a fishing trawler with nets

We imported more than six billion pounds: The United States imported more seafood last year than at any point in its history, and the nation’s trade deficit in the sector is growing, federal data show. The U.S. imported more than six billion pounds of seafood valued at more than $21.5 billion in 2017, according to data from the National Oceanic and Atmospheric Administration, which oversees American fisheries. The country exported more than 3.6 billion pounds valued at about $6 billion. READ MORE


Vicious vegans: Butchers in France have written to the interior minister to ask for protection against violence and intimidation from vegan campaigners who “want to impose their lifestyle on the immense majority of people.” Vegetarianism and veganism have gained in popularity, leading to falling meat sales, while the animal rights movement is an increasingly visible presence in the media, led by campaigning actress Brigitte Bardot. READ MORE


The rise of ‘local’ fish: It is common for an American fish to be caught in the United States, frozen whole, and sent to China, where it is defrosted, boned, refrozen, and sent back to the states double frozen. Triple and quadruple freezing also occurs. And large portion of the fish that we import, often tuna, is caught illegally, sometimes using the labor of slaves. That’s why companies that boast of “local” fish have some cachet, and why the story of Sea to Table is so disturbing.

Barn fire kills thousands of pigs: Approximately 5,000 pigs were killed in a barn fire in Fayette County, Ohio, last week, according to the Fayette County sheriff’s office. The fire started around 1 p.m. at the Straathoff Swine Farm on Old Route 35 in the southeastern part of the county. READ MORE


Tobacco built on child labor: Child labor is rampant in tobacco farming and on the increase in poorer countries, according to an investigation by the UK’s Guardian newspaper, despite of claims by multibillion-dollar companies that they are tackling the issue. Children aged 14 and under are kept out of school and employed in hard and sometimes harmful physical labor to produce the tobacco leaf that fills cigarettes sold internationally, including in the United States. Families are trapped in generational poverty while salaries at the top of the industry run to millions of dollars a year. READ MORE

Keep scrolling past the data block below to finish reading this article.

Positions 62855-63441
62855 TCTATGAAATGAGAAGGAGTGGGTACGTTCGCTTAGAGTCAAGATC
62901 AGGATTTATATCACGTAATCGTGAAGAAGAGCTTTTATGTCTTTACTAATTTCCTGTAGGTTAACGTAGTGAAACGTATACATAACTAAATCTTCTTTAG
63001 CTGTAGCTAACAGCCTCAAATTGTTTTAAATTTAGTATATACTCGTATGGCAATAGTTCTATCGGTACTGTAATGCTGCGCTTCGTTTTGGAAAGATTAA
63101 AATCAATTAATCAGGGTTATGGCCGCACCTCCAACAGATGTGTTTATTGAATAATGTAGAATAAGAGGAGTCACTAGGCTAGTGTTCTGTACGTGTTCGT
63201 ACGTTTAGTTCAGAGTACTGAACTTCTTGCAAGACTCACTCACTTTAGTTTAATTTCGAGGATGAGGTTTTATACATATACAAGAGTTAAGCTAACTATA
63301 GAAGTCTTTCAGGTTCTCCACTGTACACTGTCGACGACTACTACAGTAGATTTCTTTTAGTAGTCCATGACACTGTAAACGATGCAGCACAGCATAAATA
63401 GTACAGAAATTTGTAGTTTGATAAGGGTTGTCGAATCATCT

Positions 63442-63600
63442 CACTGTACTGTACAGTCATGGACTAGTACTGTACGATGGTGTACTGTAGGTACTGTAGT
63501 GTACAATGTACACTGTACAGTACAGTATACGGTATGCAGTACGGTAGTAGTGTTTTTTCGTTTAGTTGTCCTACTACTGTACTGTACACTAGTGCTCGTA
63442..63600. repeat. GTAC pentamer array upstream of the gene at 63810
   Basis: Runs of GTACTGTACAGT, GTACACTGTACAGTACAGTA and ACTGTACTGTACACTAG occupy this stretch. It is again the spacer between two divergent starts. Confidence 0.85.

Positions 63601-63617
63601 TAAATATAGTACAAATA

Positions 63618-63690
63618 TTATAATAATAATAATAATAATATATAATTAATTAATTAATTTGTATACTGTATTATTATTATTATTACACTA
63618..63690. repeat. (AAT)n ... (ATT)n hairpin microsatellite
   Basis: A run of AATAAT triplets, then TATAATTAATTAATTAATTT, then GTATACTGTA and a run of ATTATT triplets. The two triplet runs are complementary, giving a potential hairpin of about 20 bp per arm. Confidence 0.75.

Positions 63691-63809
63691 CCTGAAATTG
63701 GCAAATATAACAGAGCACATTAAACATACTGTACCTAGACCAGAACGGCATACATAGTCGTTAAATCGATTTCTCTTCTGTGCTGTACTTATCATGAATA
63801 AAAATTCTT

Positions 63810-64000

Top 10 food safety mistakes: What has become apparent over the course of the last decade is that all companies that manufacture food products either have already experienced, or eventually will experience, a recall. Over the last 10 years, a handful of food companies have been involved in many recalls, and some of the largest food manufacturers have experienced dozens. READ MORE

More Cyclospora in pre-cut veggies: New parasitic infections linked to Del Monte brand pre-cut fresh vegetables continue to be reported even though the multi-national company initiated a recall on June 8. At least 144 people are confirmed to be infected by Cyclospora cayetanensis a microscopic parasite, according to an outbreak update posted June 21 by the Centers for Disease Control and Prevention. Cyclospora cayetanensis is typically transmitted by feces or feces-contaminated food and water and is often the cause of so-called traveler’s diarrhea. READ MORE

Critics respond to plan for consolidating food safety efforts: The Trump administration on June 21 unveiled an ambitious plan to consolidate federal food safety efforts within the U.S. Department of Agriculture. Currently, 15 agencies throughout the federal government administer 35 different laws related to food safety under the oversight of nine congressional committees. The administration calls this system “illogical” and “fragmented.” READ MORE


Camp may mean tick-borne diseases: In many parts of the United States, this weekend marks the start of summer sleepaway camp season, which means swimming, arts and crafts, marshmallow roasts — and, very often, ticks. Of the more than 1,600 overnight camps that are members of the American Camp Association, more than a third are in New England and the mid-Atlantic states, where Lyme disease is particularly prevalent, according to the Centers for Disease Control and Prevention. READ MORE